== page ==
Originally Posted by rnoldh
Very good take. I think Dopeys right and you must be a pro!
I actually remember the mid 60s ( though I couldn't vote ), and it was a lot like you said plus LBJ ( 1965-1967 ) was a consumate legislator.
In early 2003 GWB might not have had the numbers and old system that LBJ had enjoyed, but he had tremendous approval ( after 9-11 ), and pretty much could have done about anything he wanted. Or as he put it, he had enormous political capital in 2003 which he proceeded to diminish for 5 years.
You are the pro, what do you think of this. GWB was so disliked by 2008 that the newcoming Obama admin.had enormous political capital and approval ratings ( though I would agree that they were not as high as GWB had after the 9-11 attacks ). IMO, he had has proceeded to diminish those approval ratings and political capital just like GWB did. Again IMO GWB invading Iraq, and BO making his first year priority the ACA legislation were bad blunders ( though of completely different kinds and magnitudes ).
Finally, GWB was more honest at least in that you got what you saw ( and what he awkwardly said ). With BO there is the same hyper partisanship, bullying, and growing unpopularity and disapproval of the base. But in BO's case many of us thought there would be some improvement, even incremental, due to what he said early on.
I deal with utility patents for a living, not politics. I just know how to find political data in google. It's not that hard. In this case, it's just Wikipedia for congressional breakdowns, Cnn for recent exit polls, dave leip's presidential atlas for historical presidential elections. It's all out there for free.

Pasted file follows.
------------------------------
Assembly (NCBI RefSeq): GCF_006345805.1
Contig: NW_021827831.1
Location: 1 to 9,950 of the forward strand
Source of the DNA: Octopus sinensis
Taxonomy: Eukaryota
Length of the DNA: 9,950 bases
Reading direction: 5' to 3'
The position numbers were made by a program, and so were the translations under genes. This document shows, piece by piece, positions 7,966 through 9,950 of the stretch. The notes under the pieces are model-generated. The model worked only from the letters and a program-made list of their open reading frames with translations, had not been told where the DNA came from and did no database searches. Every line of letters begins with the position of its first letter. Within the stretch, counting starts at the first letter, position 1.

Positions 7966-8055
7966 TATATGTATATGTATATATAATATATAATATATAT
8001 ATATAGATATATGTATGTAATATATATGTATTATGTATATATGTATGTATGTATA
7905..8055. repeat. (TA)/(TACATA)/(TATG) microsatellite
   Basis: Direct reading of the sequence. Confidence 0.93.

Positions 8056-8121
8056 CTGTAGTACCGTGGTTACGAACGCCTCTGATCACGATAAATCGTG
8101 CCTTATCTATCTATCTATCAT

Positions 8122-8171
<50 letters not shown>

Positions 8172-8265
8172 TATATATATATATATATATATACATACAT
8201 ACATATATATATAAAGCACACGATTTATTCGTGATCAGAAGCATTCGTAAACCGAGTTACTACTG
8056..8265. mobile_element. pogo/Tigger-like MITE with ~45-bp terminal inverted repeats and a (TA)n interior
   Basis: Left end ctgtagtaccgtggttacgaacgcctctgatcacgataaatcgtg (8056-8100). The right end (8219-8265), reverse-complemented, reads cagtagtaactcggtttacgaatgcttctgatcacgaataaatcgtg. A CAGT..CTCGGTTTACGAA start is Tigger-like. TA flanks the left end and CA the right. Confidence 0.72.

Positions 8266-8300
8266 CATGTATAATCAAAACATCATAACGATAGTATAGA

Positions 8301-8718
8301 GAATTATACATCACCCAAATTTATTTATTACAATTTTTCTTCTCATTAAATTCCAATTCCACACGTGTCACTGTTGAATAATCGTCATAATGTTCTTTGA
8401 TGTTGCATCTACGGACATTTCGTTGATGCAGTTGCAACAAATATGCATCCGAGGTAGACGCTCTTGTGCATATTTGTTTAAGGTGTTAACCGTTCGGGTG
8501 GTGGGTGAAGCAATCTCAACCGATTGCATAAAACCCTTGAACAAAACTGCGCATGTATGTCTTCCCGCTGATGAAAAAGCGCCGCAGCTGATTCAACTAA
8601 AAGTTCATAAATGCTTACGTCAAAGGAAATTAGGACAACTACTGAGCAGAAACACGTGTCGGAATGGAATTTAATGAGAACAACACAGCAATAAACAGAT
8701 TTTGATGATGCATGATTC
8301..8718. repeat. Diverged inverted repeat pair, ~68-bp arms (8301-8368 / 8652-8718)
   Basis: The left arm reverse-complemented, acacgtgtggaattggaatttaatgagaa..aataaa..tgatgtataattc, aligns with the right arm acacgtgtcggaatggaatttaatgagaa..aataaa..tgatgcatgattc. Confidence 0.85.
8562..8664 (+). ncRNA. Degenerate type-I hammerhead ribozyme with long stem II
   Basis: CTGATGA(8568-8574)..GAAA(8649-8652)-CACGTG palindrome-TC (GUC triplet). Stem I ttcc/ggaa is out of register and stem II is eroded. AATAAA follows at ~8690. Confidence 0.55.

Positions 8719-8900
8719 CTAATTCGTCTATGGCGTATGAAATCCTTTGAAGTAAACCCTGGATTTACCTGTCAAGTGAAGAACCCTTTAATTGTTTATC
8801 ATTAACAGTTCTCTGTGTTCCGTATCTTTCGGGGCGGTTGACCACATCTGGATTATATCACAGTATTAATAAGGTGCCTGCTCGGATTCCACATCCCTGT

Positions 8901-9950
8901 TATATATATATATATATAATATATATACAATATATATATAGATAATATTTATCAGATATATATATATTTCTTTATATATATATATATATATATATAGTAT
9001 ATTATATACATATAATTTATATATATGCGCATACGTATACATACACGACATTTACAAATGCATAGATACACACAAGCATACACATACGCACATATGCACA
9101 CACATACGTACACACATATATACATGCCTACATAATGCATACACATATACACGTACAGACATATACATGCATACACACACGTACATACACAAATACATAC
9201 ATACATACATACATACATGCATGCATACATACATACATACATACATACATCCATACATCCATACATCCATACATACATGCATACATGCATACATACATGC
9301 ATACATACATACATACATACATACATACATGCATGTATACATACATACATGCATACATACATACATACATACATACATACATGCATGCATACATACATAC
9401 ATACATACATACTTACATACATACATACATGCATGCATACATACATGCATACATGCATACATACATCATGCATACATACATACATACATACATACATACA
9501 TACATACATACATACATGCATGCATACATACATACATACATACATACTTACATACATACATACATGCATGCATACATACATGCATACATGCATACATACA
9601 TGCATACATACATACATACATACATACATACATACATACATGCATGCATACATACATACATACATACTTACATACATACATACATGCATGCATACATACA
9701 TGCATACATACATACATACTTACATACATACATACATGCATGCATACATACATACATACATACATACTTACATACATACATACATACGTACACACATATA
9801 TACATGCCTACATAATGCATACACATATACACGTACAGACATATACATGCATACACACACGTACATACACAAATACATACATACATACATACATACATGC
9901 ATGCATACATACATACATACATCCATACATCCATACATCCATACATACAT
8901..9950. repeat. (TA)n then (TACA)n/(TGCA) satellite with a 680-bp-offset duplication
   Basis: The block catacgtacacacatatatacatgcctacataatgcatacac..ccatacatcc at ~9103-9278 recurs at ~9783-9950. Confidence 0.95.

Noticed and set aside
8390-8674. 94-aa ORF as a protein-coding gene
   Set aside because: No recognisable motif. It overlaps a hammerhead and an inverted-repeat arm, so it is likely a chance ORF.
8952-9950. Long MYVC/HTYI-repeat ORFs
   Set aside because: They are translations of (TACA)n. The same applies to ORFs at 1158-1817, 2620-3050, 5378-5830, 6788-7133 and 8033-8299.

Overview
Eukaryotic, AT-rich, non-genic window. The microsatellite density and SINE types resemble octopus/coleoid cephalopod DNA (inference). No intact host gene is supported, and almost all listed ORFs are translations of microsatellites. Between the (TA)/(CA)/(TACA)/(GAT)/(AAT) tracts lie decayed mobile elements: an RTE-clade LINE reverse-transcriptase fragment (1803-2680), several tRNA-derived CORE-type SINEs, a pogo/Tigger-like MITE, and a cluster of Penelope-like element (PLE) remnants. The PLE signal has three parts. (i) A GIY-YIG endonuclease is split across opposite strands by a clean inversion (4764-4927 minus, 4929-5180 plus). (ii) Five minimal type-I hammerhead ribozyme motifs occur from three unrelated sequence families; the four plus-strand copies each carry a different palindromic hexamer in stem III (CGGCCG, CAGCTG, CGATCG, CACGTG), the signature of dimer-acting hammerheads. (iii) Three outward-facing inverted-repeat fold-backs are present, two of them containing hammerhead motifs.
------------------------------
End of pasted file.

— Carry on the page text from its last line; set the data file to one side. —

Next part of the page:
I somewhat agree and somewhat disagree. I think BO, like the 2003 moderate democrats in the senate, was naive and thought he could work with the moderate republicans. Keep in mind that with respect to the ACA, BO's desired outcome was probably somewhat closer to universal healthcare, and from his POV, the ACA was a compromise of basically agreeing to the republican position of Romneycare (itself based on the 1994 GOP alternative to clintoncare, and substantially based on proposals from the Heritage foundations). The ACA is not really a traditional democratic plan - that would be something like lowering the medicare eligibility age to birth. Same thing with the stimulus - about 1/3 is tax cuts (hardly something the GOP complains about), and another good portion was one time transfers to the states (something that even Reagan and GWB did in their respective early term tenures).
The real winner of 2008-2010 was Mitch McConnell. He very succesfully executed a plan of obstruction in the Senate, and got all 41/40 republicans to join with him (it also helps that the Senate GOP causus has better control over individual GOP senators than the corresponding democratic caucus does - but this has its plus and minuses). He ran out the clock sucessfully, preventing a second stimulus bill, had no GOP fingerprints on what was a GOP healthcare bill, and basically had a good deal of control with no responsibility. Easily the best political job performance by a minority leader in Senate history.